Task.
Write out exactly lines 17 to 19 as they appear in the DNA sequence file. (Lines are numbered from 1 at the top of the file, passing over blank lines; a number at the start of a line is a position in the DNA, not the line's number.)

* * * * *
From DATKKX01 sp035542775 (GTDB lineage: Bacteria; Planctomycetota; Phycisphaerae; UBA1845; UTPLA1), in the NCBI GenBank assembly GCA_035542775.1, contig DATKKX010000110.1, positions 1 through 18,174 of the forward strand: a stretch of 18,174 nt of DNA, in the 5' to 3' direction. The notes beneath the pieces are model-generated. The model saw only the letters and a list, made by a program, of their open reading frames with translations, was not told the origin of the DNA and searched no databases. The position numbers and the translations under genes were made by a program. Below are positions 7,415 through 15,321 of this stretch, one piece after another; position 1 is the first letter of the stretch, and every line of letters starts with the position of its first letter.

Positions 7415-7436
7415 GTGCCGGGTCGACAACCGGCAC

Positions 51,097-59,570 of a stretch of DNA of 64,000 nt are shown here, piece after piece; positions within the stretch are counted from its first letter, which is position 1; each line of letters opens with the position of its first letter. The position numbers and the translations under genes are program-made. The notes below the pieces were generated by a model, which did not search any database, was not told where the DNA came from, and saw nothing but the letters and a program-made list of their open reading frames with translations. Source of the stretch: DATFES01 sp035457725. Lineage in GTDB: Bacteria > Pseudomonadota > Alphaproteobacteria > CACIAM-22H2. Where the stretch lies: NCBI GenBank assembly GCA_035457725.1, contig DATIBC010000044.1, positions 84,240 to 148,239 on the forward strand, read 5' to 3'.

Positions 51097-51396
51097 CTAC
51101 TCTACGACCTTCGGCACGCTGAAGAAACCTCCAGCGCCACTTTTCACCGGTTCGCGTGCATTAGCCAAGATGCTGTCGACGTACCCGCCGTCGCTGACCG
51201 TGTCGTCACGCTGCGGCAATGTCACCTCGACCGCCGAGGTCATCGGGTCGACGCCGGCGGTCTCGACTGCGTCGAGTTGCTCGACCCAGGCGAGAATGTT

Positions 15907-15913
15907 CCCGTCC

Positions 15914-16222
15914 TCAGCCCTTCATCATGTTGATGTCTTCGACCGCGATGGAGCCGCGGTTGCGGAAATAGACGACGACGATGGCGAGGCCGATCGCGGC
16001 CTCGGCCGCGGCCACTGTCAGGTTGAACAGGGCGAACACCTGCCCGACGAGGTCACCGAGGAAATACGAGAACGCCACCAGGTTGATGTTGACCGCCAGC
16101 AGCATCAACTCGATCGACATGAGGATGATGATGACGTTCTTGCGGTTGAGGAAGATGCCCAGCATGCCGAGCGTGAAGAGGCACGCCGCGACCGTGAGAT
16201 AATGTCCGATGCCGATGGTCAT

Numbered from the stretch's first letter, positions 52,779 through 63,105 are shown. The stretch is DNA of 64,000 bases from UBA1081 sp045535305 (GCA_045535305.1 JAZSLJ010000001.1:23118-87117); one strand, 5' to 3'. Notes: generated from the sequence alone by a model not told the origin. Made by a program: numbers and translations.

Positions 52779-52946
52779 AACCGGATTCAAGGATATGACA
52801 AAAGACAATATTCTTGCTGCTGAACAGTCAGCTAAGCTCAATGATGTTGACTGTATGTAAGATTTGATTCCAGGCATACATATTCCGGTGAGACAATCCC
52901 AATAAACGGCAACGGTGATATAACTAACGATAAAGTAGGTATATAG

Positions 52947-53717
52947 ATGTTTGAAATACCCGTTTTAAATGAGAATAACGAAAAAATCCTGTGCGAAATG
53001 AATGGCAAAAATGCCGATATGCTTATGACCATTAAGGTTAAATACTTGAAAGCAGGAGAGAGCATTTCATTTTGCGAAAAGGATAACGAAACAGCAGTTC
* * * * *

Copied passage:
Positions 52779-52946
52779 AACCGGATTCAAGGATATGACA
52801 AAAGACAATATTCTTGCTGCTGAACAGTCAGCTAAGCTCAATGATGTTGACTGTATGTAAGATTTGATTCCAGGCATACATATTCCGGTGAGACAATCCC